‘Looking as Little Like Patients as Persons Well Could’: Hypnotism, Medicine and the Problem of the Suggestible Subject in Late Nineteenth-Century Britain

Research output: Contribution to journalArticle

Abstract

During the late nineteenth century, many British physicians rigorously experimented with hypnosis as a therapeutic practice. Despite mounting evidence attesting to its wide-ranging therapeutic uses publicised in the 1880s and 1890s, medical hypnosis remained highly controversial. After a decade and a half of extensive medical discussion and debate surrounding the adoption of hypnosis by mainstream medical professionals - including a thorough inquiry organised by the British Medical Association - it was decisively excluded from serious medical consideration by 1900. This essay examines the complex question of why hypnosis was excluded from professional medical practice by the end of the nineteenth century. Objections to its medical adoption rarely took issue with its supposed effectiveness in producing genuine therapeutic and anaesthetic results. Instead, critics' objections were centred upon a host of social and moral concerns regarding the patient's state of suggestibility and weakened 'will-power' while under the physician's hypnotic 'spell'. The problematic question of precisely how far hypnotic 'rapport' and suggestibility might depart from the Victorian liberal ideal of rational individual autonomy lay at the heart of these concerns. As this essay demonstrates, the hypnotism debate was characterised by a tension between physicians' attempts to balance their commitment to restore patients to health and pervasive middle-class concerns about the rapid and ongoing changes transforming British society at the turn of the century.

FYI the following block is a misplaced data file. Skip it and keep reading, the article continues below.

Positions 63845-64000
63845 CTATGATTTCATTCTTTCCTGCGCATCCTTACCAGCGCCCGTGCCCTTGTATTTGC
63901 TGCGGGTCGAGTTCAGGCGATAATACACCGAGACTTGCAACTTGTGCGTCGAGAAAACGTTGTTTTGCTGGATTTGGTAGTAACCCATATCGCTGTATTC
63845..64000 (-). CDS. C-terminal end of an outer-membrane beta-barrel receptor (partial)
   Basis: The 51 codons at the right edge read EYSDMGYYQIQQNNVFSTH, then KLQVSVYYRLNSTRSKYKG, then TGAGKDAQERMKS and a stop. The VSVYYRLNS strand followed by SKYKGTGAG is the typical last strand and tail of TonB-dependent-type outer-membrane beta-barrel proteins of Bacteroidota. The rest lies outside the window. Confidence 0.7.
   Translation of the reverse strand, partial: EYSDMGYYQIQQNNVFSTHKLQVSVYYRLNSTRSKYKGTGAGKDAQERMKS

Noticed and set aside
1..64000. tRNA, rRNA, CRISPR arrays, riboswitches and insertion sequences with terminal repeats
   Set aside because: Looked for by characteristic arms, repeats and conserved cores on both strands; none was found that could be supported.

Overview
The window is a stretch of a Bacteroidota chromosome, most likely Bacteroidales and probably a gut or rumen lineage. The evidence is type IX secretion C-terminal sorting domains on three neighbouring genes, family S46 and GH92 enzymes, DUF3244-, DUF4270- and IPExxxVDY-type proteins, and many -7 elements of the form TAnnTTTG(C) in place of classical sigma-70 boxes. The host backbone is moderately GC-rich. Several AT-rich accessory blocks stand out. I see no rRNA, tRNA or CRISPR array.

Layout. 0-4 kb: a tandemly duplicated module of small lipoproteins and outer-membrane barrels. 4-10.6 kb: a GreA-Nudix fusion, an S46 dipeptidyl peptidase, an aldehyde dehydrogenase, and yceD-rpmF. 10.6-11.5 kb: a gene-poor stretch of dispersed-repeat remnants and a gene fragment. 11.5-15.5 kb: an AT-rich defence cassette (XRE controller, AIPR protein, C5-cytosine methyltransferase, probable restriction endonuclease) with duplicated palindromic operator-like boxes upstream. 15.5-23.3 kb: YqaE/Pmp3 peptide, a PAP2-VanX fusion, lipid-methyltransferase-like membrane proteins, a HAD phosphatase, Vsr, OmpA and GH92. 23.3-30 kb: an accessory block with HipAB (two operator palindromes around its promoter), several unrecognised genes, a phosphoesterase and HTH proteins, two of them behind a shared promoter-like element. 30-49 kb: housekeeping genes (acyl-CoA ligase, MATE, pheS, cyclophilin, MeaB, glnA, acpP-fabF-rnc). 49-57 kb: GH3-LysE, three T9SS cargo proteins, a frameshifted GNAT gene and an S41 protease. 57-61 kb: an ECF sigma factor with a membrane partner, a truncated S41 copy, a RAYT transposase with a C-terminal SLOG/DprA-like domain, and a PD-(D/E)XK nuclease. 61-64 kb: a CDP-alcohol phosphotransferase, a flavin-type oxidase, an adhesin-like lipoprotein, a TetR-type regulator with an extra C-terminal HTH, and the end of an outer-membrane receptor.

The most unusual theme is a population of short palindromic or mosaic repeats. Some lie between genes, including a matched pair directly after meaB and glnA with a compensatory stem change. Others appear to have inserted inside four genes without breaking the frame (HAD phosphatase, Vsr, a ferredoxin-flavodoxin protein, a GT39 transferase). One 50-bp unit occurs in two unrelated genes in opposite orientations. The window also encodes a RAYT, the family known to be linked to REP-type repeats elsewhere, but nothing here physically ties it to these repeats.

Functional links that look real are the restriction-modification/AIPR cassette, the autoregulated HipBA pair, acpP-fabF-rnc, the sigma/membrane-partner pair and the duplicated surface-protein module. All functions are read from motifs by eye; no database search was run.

Original languageEnglish (US)
Pages (from-to)335-354
Number of pages20
JournalMedical History
Volume56
Issue number3
DOIs
StatePublished - Jul 2012
Externally publishedYes

Keywords

  • Doctor-patient relations
  • Hypnosis
  • Psychical research
  • Suggestibility
  • Victorian medicine

ASJC Scopus subject areas

  • Nursing(all)
  • Medicine (miscellaneous)
  • History

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